Other plant based additives (for color, texture and skin healing properties) can be found in your garden, kitchen cupboard and the spice or bulk section at the grocery/health food store. I love this natural colorant's list at Muller Lane Farms.
You can use almost any container for a soap mold.
Shoeboxes or other cardboard boxes lined with plastic work really well. For years this is what I used.
I now have a wooden mold (that I line with re-used heavy plastic bags) that Damien made me for me. A mold should be fairly shallow and wide instead of deep and tall, lesson learned the hard way.
Almost all the other tools you need can be found in your kitchen. It's an absolute must to have a scale (maybe you could borrow one if you don't own one) and also a thermometer.
Certain tools can be used for both cooking food and making soap - glass & stainless steel bowls and utensils. But all wooden and plastics should be set aside for just soap making.
It could take you some time to get to the actual making the soap stage.
I find that making the soap is the easiest step of all, it's figuring out my recipe and gathering supplies that takes the most time and effort.
Plan to set aside at least 2-3 hours of uninterrupted time for your first batch. Be especially cautious if you have little ones in the house. Soap making is dangerous and you don't want to cause injury in the process.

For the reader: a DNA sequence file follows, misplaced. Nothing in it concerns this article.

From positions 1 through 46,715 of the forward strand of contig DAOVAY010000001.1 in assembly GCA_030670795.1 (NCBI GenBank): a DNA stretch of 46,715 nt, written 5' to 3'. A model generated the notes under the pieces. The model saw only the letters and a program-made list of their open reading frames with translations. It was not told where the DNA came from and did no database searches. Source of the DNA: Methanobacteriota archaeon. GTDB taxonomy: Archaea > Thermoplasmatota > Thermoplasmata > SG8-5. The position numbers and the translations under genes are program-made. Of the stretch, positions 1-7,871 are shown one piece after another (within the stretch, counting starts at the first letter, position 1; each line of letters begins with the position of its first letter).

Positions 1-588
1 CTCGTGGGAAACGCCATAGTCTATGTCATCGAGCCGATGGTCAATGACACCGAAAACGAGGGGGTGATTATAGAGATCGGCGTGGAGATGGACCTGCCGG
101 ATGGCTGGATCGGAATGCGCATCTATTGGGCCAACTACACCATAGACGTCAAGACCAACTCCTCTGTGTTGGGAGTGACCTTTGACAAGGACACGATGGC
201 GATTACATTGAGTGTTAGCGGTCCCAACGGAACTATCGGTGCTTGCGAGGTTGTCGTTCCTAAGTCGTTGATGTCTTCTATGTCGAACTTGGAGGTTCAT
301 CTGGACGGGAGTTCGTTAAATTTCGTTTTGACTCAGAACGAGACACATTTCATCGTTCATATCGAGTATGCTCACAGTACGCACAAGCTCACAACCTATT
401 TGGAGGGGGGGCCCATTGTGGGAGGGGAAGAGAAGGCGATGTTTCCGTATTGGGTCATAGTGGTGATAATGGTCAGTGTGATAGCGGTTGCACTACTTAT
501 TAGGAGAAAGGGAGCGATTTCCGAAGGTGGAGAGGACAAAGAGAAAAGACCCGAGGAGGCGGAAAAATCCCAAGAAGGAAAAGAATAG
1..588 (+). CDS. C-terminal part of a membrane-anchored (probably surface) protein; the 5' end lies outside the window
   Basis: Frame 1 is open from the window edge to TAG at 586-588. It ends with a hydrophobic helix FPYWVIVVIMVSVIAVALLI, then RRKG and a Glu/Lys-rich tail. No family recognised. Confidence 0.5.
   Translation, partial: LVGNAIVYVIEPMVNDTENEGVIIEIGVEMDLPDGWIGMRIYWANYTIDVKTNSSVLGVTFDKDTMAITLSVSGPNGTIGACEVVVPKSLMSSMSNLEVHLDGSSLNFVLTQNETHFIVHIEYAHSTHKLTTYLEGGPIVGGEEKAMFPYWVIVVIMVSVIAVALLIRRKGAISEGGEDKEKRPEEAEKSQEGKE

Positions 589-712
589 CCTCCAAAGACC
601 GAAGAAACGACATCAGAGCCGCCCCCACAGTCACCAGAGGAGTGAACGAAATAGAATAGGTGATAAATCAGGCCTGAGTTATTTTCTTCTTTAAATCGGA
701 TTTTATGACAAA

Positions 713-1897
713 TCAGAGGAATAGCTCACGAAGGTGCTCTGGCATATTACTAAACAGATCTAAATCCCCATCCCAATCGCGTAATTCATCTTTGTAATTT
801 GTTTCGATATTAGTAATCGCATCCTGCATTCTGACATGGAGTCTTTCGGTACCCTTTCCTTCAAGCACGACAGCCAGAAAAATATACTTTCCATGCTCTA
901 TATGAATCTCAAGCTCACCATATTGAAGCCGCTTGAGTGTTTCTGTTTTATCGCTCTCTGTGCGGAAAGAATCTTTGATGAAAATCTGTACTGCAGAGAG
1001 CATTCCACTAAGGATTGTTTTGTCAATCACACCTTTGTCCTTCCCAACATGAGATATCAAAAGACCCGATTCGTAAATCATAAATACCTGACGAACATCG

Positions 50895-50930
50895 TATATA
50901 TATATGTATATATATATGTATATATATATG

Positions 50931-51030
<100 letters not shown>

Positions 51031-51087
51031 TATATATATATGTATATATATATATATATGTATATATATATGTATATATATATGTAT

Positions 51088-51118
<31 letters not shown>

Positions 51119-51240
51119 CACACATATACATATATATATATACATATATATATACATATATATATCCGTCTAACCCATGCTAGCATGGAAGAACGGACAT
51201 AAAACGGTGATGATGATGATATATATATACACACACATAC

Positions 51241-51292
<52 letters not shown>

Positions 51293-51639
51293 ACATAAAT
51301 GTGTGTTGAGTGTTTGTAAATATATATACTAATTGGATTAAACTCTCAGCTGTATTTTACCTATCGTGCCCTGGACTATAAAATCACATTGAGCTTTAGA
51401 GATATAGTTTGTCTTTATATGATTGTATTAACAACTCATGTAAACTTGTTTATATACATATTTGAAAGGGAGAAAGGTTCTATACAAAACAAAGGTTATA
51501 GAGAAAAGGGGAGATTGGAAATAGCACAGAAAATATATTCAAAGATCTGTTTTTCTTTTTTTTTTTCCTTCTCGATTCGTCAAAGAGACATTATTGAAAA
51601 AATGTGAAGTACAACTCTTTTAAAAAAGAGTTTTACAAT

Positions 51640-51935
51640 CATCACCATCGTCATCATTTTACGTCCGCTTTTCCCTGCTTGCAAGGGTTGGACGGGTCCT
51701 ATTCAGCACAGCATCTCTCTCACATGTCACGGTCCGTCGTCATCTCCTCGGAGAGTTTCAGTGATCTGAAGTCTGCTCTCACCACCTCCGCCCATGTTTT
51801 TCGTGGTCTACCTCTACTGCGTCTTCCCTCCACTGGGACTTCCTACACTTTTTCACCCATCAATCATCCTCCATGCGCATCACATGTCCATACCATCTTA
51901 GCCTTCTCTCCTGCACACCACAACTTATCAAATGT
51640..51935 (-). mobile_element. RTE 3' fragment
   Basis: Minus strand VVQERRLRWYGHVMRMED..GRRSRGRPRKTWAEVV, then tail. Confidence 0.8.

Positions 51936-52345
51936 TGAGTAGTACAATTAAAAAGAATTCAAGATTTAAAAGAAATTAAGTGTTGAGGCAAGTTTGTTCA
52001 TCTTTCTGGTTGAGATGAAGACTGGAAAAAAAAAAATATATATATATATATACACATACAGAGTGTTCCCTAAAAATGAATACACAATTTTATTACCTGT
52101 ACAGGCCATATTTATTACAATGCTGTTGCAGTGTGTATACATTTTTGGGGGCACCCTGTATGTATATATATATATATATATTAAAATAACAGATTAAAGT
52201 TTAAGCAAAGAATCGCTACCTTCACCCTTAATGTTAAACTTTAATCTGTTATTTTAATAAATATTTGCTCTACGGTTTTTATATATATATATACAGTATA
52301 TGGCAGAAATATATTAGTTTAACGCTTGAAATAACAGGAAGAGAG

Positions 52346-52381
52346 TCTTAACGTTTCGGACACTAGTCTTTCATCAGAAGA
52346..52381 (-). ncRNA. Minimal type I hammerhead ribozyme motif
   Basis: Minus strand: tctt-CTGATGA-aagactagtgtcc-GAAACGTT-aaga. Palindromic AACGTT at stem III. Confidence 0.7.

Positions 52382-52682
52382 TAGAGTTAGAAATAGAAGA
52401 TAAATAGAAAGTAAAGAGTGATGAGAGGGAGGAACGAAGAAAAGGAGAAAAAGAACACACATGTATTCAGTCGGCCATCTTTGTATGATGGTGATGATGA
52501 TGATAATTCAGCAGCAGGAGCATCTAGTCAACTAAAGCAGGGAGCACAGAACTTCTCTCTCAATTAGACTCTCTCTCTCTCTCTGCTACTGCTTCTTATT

I should add I've never had an accident but I wear rubber gloves and keep vinegar handy (to neutralize a lye spill) should anything happen. When I first started 2 years ago I did it after the kids were in bed. Now I make it while I'm cleaning up from supper and I just tell everyone to stay out of the kitchen.
Making the soap is a 2 stage process:
Soap sits in the mold at least 24 hours and then is removed and cut into bars. These bars then cure (the chemical process of turning oil into soap - called saponification is happening during this time) for about one month. At the end of that time they are ready to use.
I hope it helps you get started in your soap making journey. Please ask questions you might have in the comments. (Updated later: I also have a Soap Q & A post with lots of questions and answers in the comments section.)
Also, if you know of any good books, resources or on-line companies please tell us.
Renee Tougas participates in affiliate marketing, including the Amazon Services LLC Associates Program. Whenever you buy something on Amazon from a link you clicked here, I get a (very) small percentage of that sale. See disclosure for further explanation.